• needs to be measured across a minimum of three iterations to have a decent sample on which we can figure out what amount of work a scrum team is able to complete in general each iteration
  • should be used to discuss with scrum teams on how many story points worth of work they can take up each iteration — given their past record of completion across three iterations
  • will differ if composition of team members is changed at any point
  • if varied drastically across a particular iteration (sudden increase or decrease) should act as a trigger for a detailed retrospection at the end of the iteration to ensure that there was a valid reason for the variation

There are a few important things to then discuss on the relationship between the two metrics Capacity and Velocity.

  • Are they really related?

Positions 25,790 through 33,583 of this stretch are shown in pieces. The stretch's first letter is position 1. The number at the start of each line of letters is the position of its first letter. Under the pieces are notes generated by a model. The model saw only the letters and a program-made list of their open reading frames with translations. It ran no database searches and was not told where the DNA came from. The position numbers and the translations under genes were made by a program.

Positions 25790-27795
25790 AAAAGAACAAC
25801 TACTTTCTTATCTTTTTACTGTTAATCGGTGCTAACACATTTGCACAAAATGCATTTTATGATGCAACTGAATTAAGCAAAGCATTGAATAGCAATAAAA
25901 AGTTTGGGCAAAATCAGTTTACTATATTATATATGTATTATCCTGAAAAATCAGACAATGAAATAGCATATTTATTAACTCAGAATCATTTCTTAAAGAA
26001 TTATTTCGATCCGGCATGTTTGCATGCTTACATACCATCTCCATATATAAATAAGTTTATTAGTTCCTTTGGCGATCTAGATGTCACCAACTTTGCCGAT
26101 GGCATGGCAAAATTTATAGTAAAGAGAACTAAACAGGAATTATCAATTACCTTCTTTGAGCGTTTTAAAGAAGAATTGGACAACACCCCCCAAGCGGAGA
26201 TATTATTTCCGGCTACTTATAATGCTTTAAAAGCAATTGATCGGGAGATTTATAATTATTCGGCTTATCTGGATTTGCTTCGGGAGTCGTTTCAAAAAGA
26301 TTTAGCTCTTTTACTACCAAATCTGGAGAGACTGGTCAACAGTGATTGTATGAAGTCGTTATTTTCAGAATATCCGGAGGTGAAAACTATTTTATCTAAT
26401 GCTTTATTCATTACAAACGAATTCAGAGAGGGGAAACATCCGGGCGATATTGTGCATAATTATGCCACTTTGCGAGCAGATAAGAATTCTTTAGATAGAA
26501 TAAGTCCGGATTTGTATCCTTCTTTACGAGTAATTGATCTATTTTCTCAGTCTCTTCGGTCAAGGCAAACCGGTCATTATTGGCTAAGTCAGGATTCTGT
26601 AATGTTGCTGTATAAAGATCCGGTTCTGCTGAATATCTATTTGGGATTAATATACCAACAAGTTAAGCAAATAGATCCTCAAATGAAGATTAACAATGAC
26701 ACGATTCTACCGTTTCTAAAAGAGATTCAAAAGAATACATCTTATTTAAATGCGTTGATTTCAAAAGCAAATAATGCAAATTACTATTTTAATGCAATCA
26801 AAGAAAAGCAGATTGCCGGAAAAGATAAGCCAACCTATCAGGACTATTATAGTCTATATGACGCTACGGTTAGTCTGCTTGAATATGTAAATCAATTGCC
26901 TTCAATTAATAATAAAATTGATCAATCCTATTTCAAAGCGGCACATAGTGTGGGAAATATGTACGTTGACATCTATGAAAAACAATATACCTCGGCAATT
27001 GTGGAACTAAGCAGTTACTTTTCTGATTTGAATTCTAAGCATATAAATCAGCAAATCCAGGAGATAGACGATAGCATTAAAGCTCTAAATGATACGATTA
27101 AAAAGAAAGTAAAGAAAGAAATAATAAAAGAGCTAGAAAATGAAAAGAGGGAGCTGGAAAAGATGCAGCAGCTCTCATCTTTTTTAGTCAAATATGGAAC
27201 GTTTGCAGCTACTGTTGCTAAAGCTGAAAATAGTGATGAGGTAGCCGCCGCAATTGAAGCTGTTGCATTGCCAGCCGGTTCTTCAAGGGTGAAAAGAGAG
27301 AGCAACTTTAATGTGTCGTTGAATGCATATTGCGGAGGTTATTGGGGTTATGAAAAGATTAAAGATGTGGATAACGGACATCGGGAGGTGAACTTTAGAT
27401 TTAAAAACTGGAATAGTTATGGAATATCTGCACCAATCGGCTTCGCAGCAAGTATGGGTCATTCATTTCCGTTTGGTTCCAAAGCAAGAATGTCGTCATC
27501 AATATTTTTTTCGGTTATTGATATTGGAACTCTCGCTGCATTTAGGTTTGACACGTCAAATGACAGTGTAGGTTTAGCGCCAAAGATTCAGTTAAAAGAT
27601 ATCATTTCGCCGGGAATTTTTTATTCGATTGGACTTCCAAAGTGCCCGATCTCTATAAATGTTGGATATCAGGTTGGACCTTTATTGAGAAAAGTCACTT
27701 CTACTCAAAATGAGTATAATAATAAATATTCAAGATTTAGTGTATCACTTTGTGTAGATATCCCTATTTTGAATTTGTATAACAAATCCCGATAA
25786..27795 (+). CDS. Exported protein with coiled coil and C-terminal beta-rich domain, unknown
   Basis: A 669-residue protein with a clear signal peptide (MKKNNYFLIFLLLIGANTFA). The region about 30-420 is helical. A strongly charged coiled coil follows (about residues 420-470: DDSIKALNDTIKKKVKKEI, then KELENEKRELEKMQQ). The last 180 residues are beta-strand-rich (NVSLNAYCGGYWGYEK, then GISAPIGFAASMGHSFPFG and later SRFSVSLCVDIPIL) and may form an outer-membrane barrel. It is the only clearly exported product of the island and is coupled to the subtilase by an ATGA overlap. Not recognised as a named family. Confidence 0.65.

• Does it help for planning or execution if we relate the two terms?
  • Can one be looked at independent of the other and still help for any part of Agile process?

Somewhere along the route of Agile gaining popularity, since many companies were unable to really understand specifically how Story Pointing is done, there was an approximation done that any work that takes 1 man day to implement is to be considered as 1 story point in terms of weight.

Unfortunately this has brought about a lot of confusion in the way teams use capacity and story point estimates which further lead to wrong velocity outcomes.

Capacity and Velocity are two independent metrices in Agile. However they help by coming together on a common platform to aid planning and execution aspects of Agile projects

  • In order to understand how many man days are totally available per release cycle of say 3 months, capacity figures help get this information